After more than a decade away, Sony's Aibo pet robot is making a return. The original dog-like robot launched in 1999, while Sony says its followup is "capable of forming an emotional bond with members of the household while providing them with love, affection, and the joy of nurturing and raising a companion." Its OLED eyes allow for "nuanced" expressions, fisheye cameras see and recognize individual faces while new actuators allow its body to move smoothly along 22 axes. The array of movements and sounds are intended to make Aibo more lifelike, while it's also capable of responding to voice commands and petting to learn what makes its owner happy.
It's apparently also capable of learning the layout of your house over time, Roomba-style, to avoid obstacles and take the most direct route between locations. Inside there's a quad-core CPU, there's built-in LTE and WiFi, a number of sensors, motors and gyroscopes, speaker and four microphones. The battery is rated to last two hours, and takes three hours to charge fully so extended play sessions could be tricky.
Pre-orders for the new robot begin tonight via Sony's online store in Japan for 179,000 yen (about $1,739 US), with shipments scheduled to begin on January 11th. Good luck getting one for use anywhere else -- Sony says that right now, it's only scheduled for launch in Japan.
Of course, because this is 2017, not only is the new Aibo powered by AI (that learns and develops a unique personality over time) but it's also connected to the cloud. An Aibo Basic Plan subscription not only backs up your robot's unique identity but also turns on the connection for owners to access their remote via WiFi or a mobile connection. It costs about $27 per month, while a 3-year subscription can be purchased upfront for 90,000 yen ($790).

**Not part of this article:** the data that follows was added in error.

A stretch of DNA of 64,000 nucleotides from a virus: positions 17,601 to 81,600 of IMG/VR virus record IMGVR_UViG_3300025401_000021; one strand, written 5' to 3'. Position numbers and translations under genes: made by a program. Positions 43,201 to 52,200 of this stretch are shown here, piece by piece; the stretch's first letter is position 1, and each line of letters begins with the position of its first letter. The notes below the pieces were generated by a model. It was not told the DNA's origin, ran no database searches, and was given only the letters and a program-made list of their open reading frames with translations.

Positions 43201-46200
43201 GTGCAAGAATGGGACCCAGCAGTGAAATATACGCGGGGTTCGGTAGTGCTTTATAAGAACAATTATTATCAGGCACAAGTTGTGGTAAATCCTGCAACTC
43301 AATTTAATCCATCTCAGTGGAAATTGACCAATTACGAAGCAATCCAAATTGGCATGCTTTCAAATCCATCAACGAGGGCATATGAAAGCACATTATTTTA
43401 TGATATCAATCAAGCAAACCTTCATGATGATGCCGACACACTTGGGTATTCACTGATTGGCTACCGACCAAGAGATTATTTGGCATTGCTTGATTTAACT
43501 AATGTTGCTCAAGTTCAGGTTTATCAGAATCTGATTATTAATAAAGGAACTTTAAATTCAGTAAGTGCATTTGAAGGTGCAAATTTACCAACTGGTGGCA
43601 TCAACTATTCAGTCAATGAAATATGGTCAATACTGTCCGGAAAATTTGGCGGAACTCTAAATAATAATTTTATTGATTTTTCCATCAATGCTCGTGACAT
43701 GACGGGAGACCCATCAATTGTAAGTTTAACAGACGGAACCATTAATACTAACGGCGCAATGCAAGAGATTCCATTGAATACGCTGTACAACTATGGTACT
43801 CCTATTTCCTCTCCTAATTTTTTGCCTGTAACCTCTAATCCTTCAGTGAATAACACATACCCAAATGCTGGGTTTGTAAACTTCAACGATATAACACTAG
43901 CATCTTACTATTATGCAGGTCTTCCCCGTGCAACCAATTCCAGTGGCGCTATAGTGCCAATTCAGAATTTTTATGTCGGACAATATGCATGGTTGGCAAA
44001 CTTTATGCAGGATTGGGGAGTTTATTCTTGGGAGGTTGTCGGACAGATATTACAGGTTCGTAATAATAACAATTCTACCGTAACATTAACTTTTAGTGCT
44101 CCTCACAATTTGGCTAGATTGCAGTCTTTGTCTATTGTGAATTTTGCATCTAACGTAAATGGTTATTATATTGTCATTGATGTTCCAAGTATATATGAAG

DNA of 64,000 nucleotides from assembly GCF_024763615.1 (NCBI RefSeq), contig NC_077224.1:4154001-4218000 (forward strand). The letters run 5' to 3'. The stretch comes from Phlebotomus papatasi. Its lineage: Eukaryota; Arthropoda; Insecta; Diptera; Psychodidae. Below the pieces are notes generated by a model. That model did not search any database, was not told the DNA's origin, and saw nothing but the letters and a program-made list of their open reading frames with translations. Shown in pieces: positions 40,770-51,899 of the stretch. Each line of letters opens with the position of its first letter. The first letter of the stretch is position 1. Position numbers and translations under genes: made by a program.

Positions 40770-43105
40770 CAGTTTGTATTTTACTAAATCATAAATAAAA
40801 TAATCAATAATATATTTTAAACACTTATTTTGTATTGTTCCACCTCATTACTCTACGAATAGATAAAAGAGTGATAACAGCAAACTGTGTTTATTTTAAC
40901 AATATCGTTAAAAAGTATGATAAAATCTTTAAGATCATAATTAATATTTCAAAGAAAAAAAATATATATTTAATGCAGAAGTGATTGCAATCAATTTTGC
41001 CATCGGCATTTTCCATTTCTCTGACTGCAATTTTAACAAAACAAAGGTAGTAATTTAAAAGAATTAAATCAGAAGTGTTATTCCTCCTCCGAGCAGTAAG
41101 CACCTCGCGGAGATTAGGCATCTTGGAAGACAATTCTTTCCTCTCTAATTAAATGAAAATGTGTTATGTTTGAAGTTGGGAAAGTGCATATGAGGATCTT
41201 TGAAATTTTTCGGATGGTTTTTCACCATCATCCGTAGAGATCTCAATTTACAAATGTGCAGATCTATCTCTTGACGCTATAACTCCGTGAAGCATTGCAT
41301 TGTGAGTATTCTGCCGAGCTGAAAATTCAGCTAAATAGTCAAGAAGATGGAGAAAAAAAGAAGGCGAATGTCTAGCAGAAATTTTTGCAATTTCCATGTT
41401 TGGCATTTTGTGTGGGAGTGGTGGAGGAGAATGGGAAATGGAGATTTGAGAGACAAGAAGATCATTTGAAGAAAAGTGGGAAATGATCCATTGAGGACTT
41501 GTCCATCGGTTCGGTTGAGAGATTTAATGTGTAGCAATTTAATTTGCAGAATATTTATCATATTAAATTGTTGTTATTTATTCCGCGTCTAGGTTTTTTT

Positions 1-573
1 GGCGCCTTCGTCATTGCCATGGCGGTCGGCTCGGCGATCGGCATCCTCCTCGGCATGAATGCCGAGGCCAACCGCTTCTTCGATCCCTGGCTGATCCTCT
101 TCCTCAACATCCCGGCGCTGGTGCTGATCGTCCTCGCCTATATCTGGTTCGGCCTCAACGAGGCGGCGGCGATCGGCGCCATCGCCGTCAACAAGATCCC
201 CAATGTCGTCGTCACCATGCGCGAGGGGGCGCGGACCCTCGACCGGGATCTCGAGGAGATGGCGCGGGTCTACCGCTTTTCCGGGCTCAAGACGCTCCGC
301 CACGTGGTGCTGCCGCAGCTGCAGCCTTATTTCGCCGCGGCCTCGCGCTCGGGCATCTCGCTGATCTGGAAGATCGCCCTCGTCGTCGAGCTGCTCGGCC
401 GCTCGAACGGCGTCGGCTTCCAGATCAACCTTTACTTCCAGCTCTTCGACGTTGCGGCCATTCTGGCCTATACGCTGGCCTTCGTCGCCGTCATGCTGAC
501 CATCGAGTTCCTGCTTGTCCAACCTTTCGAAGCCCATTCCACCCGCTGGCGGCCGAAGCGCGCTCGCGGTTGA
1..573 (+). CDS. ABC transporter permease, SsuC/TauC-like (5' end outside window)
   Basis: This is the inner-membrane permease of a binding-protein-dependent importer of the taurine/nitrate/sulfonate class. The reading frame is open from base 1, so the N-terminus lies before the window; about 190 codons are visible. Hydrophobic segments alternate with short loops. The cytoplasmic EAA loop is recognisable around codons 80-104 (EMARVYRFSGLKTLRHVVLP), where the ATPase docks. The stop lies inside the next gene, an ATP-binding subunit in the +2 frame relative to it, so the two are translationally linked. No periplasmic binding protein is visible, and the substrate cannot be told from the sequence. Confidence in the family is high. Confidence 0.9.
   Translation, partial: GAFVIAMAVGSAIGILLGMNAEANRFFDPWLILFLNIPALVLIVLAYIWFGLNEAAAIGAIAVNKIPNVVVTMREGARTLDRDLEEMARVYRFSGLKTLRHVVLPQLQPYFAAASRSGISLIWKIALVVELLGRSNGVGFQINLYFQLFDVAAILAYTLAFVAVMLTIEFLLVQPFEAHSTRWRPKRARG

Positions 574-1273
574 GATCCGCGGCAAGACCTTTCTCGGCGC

You'll need the subscription for your pet's AI tendencies to develop and to use its My Aibo app (on iOS, Android and the web) that can manage settings, access photos and play with a virtual version of the dog. Eventually, you'll be able to buy new tricks from the Aibo Store, but it can also learn them from other Aibo and gain new experiences as the seasons change or special events happen.
The new Aibo is as much a service as it is an entertainment device, and it won't be the last one from Sony. The company announced separately that it's "steadily advancing multiple other initiatives in the AI and Robotics field."
All products recommended by Engadget are selected by our editorial team, independent of our parent company. Some of our stories include affiliate links. If you buy something through one of these links, we may earn an affiliate commission.
Popular on Engadget
Microsoft releases a final preview for Windows 10's October update